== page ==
And she says their journey to achieving B corp status hasn’t been easy so far. 

Celine: [00:38:33] for a company of big size like Bonduelle, it's not easy to transform a company of a few billion euro revenue because it's thousands and thousands of people, a lot of business unit everywhere, a lot of teams to embark.  [00:38:51][18.0]

The journey started by getting buy-in from all of their stakeholders.

Celine: [00:07:48] spreading this inside the company and of course, outside to our stakeholders is is very important in our ability to reach the transformation we want to reach. And it's a question of speed. The faster you go in explaining and spreading this message, the faster you will transform yourself. And it's it's quite exponential. And the same apply to Big Corp that we will address a little bit later explaining why you embark in the journey like B Corp is as important as the process itself. [00:08:26][37.3]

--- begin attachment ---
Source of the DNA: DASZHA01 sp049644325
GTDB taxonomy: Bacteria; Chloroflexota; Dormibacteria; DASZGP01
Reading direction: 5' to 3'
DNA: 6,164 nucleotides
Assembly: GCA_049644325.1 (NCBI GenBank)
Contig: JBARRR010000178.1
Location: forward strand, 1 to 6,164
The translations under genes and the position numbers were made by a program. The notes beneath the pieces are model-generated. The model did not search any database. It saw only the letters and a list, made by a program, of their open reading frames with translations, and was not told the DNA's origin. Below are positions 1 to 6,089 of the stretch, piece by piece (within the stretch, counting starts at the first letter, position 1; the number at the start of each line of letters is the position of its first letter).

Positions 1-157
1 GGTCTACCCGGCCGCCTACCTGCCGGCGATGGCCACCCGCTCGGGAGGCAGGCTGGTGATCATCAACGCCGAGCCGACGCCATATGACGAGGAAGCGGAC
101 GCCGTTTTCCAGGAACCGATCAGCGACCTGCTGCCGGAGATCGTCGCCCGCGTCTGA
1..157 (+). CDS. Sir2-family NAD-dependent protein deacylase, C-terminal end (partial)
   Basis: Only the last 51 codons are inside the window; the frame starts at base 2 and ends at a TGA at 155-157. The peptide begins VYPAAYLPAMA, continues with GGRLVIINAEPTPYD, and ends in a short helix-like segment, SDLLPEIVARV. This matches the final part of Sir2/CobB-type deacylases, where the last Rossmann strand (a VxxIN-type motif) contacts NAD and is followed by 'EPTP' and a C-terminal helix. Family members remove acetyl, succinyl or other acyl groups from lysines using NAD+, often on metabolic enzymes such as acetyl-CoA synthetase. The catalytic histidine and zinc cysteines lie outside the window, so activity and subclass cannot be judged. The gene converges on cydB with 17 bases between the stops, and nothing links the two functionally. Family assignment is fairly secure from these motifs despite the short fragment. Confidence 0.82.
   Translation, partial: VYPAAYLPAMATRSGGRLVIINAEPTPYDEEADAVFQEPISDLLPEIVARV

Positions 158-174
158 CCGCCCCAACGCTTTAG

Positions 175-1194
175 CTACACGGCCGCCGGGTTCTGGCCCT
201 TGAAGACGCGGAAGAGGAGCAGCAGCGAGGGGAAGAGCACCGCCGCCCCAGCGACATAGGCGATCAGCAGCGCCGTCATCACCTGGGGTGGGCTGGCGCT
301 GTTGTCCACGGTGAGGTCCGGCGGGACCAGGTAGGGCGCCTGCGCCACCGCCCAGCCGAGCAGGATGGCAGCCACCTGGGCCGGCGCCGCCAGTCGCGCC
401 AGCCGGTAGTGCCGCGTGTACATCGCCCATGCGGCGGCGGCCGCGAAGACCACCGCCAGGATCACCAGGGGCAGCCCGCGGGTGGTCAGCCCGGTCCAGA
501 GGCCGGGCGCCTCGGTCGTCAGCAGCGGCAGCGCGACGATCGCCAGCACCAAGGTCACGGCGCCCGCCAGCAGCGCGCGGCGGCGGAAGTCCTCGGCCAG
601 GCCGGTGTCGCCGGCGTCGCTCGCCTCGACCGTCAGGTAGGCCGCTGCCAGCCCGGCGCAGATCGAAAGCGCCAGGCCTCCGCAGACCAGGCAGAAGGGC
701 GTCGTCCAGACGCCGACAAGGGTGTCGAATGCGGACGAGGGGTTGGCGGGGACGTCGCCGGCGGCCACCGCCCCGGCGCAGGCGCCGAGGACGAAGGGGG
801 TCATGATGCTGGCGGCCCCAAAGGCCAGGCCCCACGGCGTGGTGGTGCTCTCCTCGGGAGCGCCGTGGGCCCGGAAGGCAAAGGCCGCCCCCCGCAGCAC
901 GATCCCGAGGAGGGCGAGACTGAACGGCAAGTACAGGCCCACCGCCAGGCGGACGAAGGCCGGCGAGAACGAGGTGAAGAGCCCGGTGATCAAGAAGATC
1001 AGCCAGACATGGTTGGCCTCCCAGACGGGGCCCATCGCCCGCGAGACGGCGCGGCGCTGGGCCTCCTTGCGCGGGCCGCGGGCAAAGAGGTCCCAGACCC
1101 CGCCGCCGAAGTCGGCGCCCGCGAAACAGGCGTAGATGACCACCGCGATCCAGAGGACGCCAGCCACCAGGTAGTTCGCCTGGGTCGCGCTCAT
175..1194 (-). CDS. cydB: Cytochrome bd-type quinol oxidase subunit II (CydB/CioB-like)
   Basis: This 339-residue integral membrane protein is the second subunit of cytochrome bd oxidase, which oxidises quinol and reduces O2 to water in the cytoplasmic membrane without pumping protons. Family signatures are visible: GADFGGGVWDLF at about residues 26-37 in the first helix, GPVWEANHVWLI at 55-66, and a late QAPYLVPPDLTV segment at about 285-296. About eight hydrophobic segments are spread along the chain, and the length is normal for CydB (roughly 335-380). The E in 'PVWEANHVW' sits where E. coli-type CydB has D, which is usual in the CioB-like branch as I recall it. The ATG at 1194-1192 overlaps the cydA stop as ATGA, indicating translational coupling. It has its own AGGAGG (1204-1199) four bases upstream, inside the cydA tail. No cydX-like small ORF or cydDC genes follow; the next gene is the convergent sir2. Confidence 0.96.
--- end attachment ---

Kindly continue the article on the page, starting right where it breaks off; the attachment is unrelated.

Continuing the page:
And then breaking up changes into specific steps and interest areas.

Celine: [00:39:04] So of course the whole company is engaged in that bigger journey. But we, we split the work into different waves to give space, to give a little bit of a sense of achievement as well, because you need victories to raise and to raise all the company up.o I think it's a it's a it's a long journey, a challenging one. But if we pace it correctly, if we put the right energy in explaining what it is and why we do that. I think people will perceive. Very quickly the benefit for the whole system. [00:39:51][46.9]

And of course, measuring progress is important. In previous episodes, we’ve talked about how critical it is for businesses to find ways to measure their impact. It’s not always straightforward, Bonduelle for example, has found areas that they’re struggling to quantify.